Noted NHL enforcer George Parros has been named head of Player Safety for the NHL.
Parros, who played in the NHL from 2005 to 2014, hit a top mark of 78 games played in one season with the Ducks. His career NHL points rate is .08 per game.
His fight card at Hockeyfights.com is impressive. Or grotesque, depending on how you look at it.
Parros is not just a man who dealt out blows to the head. He also took some heavily damaging ones, including in the incident pictured above.
Here’s the whole long and fraught scene, if you’ve managed to forget it:
The heart and soul of the NHL is on display in that video. The rivalry between the teams, which is a marketing hook the NHL uses now, sets the stage. The history of the fights in the past, the endless post-whistle scrums around the goalies, all of that is part of the drama. Colton Orr is the man most urgently calling for medical help when it all goes horribly wrong. He stands for a moment watching his own recent experience relived.
Then you have Nazem Kadri, taking the honour guard position filled by the opposing team’s captain or highest ranking player on the ice as Parros is down. You have the ritual stick taps when he is revealed to be at least capable of movement. You see Kadri conversing with an official, and not at all in the way Naz usually does. The barriers are all down, the meaning of the coloured jerseys discarded, and everyone is on the same side.
But which side is that?
It is, and has always been, and will continue to be in some way the side that has ritualized all this dangerous violence in order to package it as entertainment. There’s also a cut to some boys in the stands during the preliminary bout with Carter Ashton. They’re loving it! If you need a reminder that this sells well, there it is.
So what on earth is anyone thinking putting Parros in the position that guards player safety? He was barely a hockey player at all!
Let’s go back in time. In high school, Parros scored at almost a point per game rate. In the NCAA, where fighting is technically banned, he scored at a rate of .47 per game and his penalty minutes barely outstripped his games played.
In the NHL he had 1092 PIM in 474 games played. And it’s then that the word played needs to get some scare quotes when discussing his career, prior to that, he was a winger who was tough, not a fighter who barely touched the puck.
The NHL doesn’t want to change
Colin Campbell, former player who was tough and now NHL Director of Hockey Operations was a quotable man from those emails.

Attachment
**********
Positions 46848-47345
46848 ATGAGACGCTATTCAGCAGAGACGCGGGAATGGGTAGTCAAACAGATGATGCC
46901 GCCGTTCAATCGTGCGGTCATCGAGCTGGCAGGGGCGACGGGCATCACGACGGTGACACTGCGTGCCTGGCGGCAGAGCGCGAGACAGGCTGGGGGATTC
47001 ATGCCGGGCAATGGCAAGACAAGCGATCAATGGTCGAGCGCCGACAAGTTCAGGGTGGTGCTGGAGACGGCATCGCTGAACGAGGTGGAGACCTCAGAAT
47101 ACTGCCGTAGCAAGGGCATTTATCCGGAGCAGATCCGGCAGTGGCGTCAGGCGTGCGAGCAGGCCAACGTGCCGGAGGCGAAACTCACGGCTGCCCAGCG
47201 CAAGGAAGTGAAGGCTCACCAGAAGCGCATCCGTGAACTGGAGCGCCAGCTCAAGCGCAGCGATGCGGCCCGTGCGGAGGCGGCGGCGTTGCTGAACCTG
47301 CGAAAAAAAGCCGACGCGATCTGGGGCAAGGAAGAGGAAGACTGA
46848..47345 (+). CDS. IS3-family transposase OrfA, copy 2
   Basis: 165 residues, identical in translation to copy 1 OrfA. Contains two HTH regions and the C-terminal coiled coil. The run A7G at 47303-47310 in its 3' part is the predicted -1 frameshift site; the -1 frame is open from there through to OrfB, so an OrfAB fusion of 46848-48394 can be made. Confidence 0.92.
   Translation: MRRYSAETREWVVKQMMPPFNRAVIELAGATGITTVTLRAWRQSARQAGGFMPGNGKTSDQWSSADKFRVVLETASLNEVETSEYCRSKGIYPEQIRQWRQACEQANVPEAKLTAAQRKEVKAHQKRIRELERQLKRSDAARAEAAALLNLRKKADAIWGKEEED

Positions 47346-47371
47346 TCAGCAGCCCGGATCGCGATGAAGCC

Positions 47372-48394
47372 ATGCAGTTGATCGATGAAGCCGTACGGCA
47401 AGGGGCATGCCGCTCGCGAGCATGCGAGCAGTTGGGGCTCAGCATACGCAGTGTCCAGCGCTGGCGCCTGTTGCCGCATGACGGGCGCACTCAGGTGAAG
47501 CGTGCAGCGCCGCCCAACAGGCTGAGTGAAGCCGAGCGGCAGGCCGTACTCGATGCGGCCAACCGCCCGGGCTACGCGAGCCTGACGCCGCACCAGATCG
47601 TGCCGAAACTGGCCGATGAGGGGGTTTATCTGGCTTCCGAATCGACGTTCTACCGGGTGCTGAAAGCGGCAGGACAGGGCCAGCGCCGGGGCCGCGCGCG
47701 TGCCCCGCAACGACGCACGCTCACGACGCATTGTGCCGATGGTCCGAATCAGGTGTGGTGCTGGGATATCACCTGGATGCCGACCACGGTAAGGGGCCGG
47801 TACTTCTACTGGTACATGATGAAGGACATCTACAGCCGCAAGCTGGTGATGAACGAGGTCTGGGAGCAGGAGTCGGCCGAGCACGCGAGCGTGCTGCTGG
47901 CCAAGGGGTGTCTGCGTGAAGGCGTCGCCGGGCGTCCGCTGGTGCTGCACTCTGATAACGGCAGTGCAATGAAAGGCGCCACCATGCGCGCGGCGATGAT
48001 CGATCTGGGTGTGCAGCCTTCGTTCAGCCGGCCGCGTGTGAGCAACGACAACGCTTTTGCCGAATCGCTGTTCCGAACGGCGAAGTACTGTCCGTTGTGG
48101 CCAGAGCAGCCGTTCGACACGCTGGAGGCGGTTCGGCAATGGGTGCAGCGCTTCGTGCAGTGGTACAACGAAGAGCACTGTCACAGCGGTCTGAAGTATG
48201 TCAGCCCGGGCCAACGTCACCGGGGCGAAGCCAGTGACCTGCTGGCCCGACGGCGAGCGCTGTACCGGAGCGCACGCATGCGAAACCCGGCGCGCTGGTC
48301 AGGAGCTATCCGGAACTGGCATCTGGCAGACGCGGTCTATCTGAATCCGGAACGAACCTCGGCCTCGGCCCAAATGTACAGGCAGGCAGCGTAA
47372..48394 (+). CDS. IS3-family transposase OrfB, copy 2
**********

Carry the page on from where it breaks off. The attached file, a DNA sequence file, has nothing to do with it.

He discussed the concept of the rule banning the removal of helmets during a fight in 2008:
... It is certainly scary ... Stand back a try and knock the guy out so he falls down on something as hard as concrete ... and to think they throw off their helmets lots of times!!!! I guess if I had real balls I would go public and go hard but I won't.
And in 2007, he openly discussed with the man who used to have his job, Brian Burke, that talk of fighting from the NHL was mere PR distraction from their intent to do nothing about it.
Before you call me a "Greenpeace Puke" I only asked the question before the greenpeace pukes accused us of ignoring the question.
I never did-said you were in a position of authority and entitled to your opinion. Pointed out neither "stretcher case" was seriously injured-Fridge just fought the wrong guy. Hate to disagree with you publicly-but we have made this too public a part of our approach. So I have to, reluctantly.
I love a good fight ... If anything this debate "cleanses" our game and provides us with the defense that we did "ask the question". Let the players defend it. They won't take a stand otherwise. We need their support here. Say what you have to have no problem with that. You always will say these things respectfully. Just tell Thornton and Parros not to come and burn my farm down in the summer.
And many years later in 2013, Campbell, camped comfortably in his job as if it’s a hereditary title, said this about an NHL trainer who was fed up with the whole damn lot of them — officials, league and players association:
Since the Ottawa trainer indicted a lot of the other medical trainers I would like to see a show of hands (please write down the names) ... all those trainers who think the atrocious officiating is a major contributing factor to concussed players. Please tell them I want to know and if they don't like it then keep their stupid opinions out of mass distributed email.